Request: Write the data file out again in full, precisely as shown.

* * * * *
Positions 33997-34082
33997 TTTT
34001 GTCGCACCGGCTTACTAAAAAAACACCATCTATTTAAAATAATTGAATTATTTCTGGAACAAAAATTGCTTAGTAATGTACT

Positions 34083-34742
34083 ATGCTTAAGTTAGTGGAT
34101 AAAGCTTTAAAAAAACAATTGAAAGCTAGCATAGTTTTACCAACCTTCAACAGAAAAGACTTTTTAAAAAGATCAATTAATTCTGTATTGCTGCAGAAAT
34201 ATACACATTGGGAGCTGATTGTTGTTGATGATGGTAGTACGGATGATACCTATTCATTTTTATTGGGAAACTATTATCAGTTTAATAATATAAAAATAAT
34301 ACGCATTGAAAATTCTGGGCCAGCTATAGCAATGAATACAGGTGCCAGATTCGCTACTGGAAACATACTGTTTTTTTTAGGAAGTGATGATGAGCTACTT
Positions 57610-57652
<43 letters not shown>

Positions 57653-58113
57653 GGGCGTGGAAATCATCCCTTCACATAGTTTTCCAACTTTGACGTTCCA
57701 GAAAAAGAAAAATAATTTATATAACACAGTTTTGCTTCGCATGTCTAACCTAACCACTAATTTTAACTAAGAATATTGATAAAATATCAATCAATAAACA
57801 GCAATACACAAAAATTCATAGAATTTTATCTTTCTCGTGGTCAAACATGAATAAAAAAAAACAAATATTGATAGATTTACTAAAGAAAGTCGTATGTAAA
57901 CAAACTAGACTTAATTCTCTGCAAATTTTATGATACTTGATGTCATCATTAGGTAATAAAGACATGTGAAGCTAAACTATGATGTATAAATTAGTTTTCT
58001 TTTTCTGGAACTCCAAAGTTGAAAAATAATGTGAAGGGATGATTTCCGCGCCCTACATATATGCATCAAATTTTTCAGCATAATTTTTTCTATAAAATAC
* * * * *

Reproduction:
Positions 33997-34082
33997 TTTT
34001 GTCGCACCGGCTTACTAAAAAAACACCATCTATTTAAAATAATTGAATTATTTCTGGAACAAAAATTGCTTAGTAATGTACT

Positions 34083-34742
34083 ATGCTTAAGTTAGTGGAT
34101 AAAGCTTTAAAAAAACAATTGAAAGCTAGCATAGTTTTACCAACCTTCAACAGAAAAGACTTTTTAAAAAGATCAATTAATTCTGTATTGCTGCAGAAAT
34201 ATACACATTGGGAGCTGATTGTTGTTGATGATGGTAGTACGGATGATACCTATTCATTTTTATTGGGAAACTATTATCAGTTTAATAATATAAAAATAAT
34301 ACGCATTGAAAATTCTGGGCCAGCTATAGCAATGAATACAGGTGCCAGATTCGCTACTGGAAACATACTGTTTTTTTTAGGAAGTGATGATGAGCTACTT
Positions 57610-57652
<43 letters not shown>

Positions 57653-58113
57653 GGGCGTGGAAATCATCCCTTCACATAGTTTTCCAACTTTGACGTTCCA
57701 GAAAAAGAAAAATAATTTATATAACACAGTTTTGCTTCGCATGTCTAACCTAACCACTAATTTTAACTAAGAATATTGATAAAATATCAATCAATAAACA
57801 GCAATACACAAAAATTCATAGAATTTTATCTTTCTCGTGGTCAAACATGAATAAAAAAAAACAAATATTGATAGATTTACTAAAGAAAGTCGTATGTAAA
57901 CAAACTAGACTTAATTCTCTGCAAATTTTATGATACTTGATGTCATCATTAGGTAATAAAGACATGTGAAGCTAAACTATGATGTATAAATTAGTTTTCT
58001 TTTTCTGGAACTCCAAAGTTGAAAAATAATGTGAAGGGATGATTTCCGCGCCCTACATATATGCATCAAATTTTTCAGCATAATTTTTTCTATAAAATAC